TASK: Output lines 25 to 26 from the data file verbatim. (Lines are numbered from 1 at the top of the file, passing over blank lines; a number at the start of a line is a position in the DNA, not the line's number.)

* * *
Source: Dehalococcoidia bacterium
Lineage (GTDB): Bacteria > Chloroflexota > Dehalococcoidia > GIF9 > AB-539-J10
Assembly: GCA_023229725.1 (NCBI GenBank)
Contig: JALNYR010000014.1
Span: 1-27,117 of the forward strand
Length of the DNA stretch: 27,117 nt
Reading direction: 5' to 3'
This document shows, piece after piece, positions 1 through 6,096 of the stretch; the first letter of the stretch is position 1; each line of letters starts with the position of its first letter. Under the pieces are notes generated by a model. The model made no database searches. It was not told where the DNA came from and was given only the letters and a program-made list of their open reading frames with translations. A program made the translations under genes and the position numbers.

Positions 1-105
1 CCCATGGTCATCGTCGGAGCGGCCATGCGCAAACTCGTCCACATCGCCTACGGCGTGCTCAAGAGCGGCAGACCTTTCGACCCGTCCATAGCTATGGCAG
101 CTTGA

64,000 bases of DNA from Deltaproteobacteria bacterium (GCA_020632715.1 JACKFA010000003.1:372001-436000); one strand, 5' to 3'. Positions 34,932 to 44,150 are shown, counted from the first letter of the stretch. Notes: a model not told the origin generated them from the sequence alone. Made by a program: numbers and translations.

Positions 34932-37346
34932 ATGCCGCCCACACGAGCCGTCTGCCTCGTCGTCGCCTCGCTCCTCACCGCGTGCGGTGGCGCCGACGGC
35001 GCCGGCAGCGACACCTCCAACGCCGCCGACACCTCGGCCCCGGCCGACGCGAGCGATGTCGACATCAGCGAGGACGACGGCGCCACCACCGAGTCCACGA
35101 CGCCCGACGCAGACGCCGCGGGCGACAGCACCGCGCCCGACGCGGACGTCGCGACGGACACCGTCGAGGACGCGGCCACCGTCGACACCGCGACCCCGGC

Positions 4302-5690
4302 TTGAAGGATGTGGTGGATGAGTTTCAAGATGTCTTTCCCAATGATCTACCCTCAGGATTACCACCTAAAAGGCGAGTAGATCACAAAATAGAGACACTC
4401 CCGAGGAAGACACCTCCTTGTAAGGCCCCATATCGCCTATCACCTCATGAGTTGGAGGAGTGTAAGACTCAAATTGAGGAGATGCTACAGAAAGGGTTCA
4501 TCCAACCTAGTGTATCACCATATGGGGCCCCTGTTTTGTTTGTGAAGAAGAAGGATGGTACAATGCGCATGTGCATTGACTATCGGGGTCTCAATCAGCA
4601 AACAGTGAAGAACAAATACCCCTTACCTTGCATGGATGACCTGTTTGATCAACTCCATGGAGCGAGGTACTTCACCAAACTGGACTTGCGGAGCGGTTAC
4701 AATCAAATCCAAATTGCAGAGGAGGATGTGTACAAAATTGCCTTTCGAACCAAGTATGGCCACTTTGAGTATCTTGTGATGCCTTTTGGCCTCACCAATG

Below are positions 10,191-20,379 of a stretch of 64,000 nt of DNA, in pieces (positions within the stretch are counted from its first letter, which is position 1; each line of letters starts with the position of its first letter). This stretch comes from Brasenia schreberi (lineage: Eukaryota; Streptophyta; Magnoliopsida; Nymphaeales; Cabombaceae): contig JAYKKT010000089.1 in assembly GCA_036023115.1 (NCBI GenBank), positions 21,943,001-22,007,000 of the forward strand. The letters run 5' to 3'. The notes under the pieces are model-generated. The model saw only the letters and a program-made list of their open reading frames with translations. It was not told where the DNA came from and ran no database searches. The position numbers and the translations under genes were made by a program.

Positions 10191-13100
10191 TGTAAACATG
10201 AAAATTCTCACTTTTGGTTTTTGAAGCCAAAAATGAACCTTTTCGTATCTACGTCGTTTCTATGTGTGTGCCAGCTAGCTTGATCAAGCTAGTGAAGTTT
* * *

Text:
10191 TGTAAACATG
10201 AAAATTCTCACTTTTGGTTTTTGAAGCCAAAAATGAACCTTTTCGTATCTACGTCGTTTCTATGTGTGTGCCAGCTAGCTTGATCAAGCTAGTGAAGTTT